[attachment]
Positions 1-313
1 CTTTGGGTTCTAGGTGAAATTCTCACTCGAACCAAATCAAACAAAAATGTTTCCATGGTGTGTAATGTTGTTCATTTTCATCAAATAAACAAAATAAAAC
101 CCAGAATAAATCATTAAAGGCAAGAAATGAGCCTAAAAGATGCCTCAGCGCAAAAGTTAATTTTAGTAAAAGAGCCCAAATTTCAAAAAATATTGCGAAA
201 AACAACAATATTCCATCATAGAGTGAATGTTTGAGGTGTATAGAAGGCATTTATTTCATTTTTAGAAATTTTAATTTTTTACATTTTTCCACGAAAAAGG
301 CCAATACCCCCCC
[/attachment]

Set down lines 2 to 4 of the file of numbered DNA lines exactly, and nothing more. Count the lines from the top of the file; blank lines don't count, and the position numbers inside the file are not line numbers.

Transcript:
1 CTTTGGGTTCTAGGTGAAATTCTCACTCGAACCAAATCAAACAAAAATGTTTCCATGGTGTGTAATGTTGTTCATTTTCATCAAATAAACAAAATAAAAC
101 CCAGAATAAATCATTAAAGGCAAGAAATGAGCCTAAAAGATGCCTCAGCGCAAAAGTTAATTTTAGTAAAAGAGCCCAAATTTCAAAAAATATTGCGAAA
201 AACAACAATATTCCATCATAGAGTGAATGTTTGAGGTGTATAGAAGGCATTTATTTCATTTTTAGAAATTTTAATTTTTTACATTTTTCCACGAAAAAGG